Covalent Network Solids • Crystal held together with covalent bonds
Covalent Network Solid Examples • • • • • • •
C(diamond) C(graphite) SiO2 (quartz, sand, glass) SiC Si WC BN
Properties of Metals Metals are good conductors of heat and electricity. They are shiny and lustrous. Metals can be pounded into thin sheets (malleable) and drawn into wires (ductile). Metals do not hold onto their valence electrons very well. They have low electronegativity.
Properties of Ionic Solids • • • •
Brittle High MP & BP Dissolves in H2O Conducts as (l), (aq), (g)
Intermolecular Forces (IMFs) • Each intermolecular force involves + and – attractions. • The list from weakest to strongest is: – London Dispersion Forces – Dipole-dipole interactions – Hydrogen bonding – Ion-Ion Interactions
Ion-Ion Interaction • + ion attracts a – ion (opposites attract) • Lattice energy is a measure of the strength of this interaction • NaCl(s) + energy Na+(g) + Cl-(g)
Dipole-Dipole Interaction • Same idea as ion-ion interaction, but not as strong because the charges are only “partial charges”. • Polar molecules have this kind of IMF.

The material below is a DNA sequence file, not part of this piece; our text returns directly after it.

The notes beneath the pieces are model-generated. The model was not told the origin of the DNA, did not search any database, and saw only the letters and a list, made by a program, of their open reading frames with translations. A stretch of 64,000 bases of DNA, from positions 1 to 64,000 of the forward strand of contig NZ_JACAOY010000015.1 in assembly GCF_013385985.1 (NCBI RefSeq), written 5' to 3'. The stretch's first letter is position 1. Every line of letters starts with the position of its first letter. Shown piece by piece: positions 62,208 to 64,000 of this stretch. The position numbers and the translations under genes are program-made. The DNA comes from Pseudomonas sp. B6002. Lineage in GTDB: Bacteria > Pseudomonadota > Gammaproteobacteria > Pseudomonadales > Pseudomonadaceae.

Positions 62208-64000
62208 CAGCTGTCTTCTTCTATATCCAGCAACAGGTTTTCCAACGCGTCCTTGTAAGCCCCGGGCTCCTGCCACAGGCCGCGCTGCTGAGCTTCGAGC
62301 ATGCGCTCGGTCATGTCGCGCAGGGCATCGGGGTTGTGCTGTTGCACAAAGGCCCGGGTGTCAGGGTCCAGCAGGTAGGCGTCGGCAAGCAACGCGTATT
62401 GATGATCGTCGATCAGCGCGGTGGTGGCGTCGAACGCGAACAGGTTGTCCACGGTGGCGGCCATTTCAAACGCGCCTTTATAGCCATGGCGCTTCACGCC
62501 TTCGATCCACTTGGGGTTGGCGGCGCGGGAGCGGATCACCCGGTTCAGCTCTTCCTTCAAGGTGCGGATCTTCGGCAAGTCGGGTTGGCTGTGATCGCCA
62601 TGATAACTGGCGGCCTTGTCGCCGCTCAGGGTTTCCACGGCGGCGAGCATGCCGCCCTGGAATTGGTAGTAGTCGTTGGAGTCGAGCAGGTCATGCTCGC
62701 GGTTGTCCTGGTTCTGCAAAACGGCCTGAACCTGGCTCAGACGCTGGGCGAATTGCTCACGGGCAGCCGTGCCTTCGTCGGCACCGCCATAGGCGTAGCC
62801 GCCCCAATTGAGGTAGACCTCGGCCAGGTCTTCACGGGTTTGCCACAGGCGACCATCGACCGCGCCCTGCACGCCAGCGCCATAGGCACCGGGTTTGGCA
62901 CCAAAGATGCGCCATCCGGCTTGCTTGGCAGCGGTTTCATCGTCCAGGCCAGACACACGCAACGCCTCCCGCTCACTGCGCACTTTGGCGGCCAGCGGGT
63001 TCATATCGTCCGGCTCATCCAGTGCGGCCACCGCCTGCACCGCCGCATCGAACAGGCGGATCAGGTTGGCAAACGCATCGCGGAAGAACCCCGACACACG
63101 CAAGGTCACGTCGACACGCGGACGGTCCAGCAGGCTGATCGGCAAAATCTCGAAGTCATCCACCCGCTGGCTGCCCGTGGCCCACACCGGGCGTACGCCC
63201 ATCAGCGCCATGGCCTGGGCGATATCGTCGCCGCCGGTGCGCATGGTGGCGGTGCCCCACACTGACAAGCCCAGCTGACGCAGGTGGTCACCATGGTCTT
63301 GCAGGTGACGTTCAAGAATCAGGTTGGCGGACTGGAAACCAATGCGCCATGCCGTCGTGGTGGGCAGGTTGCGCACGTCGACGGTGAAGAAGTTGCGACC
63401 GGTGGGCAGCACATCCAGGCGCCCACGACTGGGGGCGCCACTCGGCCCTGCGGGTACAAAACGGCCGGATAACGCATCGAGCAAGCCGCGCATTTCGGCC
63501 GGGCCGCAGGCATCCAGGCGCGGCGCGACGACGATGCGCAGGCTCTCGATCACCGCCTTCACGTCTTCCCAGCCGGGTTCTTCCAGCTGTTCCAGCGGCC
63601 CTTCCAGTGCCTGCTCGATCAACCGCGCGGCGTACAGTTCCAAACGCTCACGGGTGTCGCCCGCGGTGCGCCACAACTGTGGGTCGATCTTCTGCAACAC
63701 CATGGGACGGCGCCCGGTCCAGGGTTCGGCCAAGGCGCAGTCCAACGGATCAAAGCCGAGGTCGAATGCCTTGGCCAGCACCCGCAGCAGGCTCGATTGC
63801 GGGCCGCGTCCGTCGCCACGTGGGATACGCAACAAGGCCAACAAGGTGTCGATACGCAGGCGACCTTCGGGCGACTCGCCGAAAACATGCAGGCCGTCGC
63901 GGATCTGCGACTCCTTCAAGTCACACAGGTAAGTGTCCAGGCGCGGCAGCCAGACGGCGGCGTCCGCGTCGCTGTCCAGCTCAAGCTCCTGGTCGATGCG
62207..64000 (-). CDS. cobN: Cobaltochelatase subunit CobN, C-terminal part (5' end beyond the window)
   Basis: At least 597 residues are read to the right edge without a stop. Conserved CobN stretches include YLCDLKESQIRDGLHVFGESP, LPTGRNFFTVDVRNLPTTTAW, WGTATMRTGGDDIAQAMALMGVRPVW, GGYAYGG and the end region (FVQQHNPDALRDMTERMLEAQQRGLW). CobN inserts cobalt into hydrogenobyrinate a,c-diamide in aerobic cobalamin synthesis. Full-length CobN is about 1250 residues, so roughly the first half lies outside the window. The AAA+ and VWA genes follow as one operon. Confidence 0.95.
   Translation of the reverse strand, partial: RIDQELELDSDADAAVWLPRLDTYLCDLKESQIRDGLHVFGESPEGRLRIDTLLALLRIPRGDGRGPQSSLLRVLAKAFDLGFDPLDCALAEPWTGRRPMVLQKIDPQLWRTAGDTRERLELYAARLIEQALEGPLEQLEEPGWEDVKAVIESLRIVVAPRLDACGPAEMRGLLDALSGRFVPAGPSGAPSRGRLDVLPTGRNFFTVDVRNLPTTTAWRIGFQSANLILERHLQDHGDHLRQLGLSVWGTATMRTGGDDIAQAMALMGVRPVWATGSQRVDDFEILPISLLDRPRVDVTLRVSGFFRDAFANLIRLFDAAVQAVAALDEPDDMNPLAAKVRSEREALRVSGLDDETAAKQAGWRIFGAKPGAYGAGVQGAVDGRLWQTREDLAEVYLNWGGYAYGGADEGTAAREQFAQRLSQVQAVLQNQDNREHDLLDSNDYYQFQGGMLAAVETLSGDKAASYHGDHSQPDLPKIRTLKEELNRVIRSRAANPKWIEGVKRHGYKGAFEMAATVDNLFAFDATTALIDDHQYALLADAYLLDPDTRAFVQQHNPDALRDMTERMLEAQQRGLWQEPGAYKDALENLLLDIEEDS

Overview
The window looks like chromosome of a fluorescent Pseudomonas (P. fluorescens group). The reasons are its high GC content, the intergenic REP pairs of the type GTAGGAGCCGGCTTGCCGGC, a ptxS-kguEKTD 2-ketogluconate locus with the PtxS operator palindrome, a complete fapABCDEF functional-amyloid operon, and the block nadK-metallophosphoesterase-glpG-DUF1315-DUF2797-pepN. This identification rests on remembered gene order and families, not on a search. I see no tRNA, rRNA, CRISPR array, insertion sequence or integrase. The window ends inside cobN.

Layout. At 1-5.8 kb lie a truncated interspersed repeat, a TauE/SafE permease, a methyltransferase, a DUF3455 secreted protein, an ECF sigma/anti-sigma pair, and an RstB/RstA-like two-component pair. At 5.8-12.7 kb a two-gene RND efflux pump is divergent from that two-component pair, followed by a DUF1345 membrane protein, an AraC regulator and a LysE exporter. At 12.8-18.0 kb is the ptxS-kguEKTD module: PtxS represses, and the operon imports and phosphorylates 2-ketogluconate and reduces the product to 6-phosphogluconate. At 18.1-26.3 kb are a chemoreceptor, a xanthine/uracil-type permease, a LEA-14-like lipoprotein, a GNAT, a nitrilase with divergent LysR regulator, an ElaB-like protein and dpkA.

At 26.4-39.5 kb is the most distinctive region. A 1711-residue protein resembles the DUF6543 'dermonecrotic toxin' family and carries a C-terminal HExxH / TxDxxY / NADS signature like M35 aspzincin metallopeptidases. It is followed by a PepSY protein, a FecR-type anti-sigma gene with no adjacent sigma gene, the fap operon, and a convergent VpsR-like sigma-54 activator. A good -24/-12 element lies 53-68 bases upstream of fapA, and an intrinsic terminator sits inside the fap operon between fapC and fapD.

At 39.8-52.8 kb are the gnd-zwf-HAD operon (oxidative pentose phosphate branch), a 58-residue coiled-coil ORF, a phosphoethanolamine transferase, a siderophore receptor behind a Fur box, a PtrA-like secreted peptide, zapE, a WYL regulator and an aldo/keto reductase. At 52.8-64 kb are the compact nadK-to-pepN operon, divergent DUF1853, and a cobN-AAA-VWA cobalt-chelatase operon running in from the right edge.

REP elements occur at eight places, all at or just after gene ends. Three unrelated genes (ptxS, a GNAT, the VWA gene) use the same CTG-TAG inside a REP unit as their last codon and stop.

Hydrogen Bonding • This is a special case of dipole-dipole interaction (about 10x stronger). • H-O, H-F, H-N – Atoms are small and electronegative – Very polar bond leads to stronger IMF
London Dispersion Forces
London Dispersion Forces • Every atom attracts every other atom with this force. (H-bonding & LDF, Dipole & LDF) • +/- attraction again but the polarity is only temporary. • LDF is stronger with a “more polarizable electron cloud”. (use these words in FRQ) – More electrons – Larger atoms or longer molecules
Examples to Recognize • London dispersion forces – non-polar molecules and other molecules, too. • Dipole-dipole interactions – polar molecules. • Hydrogen bonding – polar molecules with – H-O (water, alcohols, oxoacids) – H-N (ammonia, amines) – H-F (HF)